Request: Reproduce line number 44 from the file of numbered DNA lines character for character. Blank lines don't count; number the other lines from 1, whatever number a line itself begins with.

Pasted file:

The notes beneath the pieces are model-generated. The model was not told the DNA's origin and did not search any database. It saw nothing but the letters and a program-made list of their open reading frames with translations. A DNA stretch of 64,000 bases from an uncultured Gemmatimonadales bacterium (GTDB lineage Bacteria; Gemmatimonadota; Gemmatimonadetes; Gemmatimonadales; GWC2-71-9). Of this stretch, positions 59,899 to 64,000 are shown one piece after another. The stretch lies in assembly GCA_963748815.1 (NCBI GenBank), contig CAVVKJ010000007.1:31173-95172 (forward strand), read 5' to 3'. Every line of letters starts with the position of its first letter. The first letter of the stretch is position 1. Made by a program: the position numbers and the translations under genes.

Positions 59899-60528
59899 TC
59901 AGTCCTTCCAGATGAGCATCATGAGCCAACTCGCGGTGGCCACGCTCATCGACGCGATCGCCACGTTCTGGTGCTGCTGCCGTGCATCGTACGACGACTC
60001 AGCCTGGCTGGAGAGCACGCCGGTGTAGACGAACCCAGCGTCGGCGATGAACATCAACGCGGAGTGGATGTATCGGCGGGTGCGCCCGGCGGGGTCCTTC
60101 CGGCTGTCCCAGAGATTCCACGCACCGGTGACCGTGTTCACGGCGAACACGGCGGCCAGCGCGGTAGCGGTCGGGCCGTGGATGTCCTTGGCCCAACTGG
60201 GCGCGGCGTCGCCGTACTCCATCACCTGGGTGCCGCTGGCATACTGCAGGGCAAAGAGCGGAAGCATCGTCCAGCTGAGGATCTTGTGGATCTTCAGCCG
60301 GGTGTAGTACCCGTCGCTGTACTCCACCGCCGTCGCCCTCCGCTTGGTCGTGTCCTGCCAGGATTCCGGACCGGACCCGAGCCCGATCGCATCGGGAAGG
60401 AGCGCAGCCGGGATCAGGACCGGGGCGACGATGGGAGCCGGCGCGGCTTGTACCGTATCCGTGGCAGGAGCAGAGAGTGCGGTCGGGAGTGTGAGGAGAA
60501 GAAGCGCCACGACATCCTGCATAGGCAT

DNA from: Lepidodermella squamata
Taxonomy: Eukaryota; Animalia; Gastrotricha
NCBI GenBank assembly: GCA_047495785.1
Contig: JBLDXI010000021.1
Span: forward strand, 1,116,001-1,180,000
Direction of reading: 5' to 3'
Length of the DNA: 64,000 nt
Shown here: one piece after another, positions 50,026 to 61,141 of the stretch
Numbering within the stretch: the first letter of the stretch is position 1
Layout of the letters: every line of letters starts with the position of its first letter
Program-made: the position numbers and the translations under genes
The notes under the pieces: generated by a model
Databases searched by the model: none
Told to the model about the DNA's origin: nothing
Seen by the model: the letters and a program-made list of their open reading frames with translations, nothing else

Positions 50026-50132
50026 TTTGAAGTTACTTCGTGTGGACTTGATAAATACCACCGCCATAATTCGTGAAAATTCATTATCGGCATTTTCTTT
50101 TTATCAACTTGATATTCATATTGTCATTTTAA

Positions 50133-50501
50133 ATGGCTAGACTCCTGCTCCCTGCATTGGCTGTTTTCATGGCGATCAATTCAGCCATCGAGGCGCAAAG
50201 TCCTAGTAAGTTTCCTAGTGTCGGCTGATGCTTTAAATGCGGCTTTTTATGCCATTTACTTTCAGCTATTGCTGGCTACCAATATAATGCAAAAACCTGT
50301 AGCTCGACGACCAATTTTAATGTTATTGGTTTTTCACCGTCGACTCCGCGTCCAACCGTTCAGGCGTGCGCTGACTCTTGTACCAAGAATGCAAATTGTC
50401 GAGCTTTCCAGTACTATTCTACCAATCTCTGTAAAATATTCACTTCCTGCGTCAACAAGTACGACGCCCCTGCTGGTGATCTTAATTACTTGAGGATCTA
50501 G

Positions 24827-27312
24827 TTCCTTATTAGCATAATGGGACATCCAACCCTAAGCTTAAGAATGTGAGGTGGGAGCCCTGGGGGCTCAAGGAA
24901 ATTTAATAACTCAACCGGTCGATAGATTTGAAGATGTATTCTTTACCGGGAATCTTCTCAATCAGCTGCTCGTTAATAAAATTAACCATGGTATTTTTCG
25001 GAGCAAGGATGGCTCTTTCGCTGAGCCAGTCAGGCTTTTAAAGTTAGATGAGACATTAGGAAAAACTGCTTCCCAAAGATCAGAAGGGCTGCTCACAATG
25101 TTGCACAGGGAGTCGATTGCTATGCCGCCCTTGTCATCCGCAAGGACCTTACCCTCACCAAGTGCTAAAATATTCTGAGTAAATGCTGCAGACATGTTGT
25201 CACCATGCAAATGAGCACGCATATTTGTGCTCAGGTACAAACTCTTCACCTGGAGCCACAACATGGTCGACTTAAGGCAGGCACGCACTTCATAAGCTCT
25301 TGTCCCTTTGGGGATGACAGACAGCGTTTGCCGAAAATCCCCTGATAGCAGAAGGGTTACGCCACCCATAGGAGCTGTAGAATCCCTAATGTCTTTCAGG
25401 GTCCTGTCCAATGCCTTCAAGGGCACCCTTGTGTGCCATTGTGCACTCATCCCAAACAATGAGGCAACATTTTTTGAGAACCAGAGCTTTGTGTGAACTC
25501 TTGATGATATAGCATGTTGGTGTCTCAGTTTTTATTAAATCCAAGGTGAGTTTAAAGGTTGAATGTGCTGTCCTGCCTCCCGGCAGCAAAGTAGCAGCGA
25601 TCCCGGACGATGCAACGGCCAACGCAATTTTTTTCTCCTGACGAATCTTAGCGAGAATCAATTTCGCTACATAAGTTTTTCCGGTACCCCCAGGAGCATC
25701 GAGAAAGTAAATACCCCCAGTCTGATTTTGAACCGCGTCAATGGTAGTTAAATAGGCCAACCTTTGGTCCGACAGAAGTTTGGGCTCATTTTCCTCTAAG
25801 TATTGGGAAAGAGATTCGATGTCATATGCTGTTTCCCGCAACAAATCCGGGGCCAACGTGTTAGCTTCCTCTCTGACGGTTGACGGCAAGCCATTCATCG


25601 TCCCGGACGATGCAACGGCCAACGCAATTTTTTTCTCCTGACGAATCTTAGCGAGAATCAATTTCGCTACATAAGTTTTTCCGGTACCCCCAGGAGCATC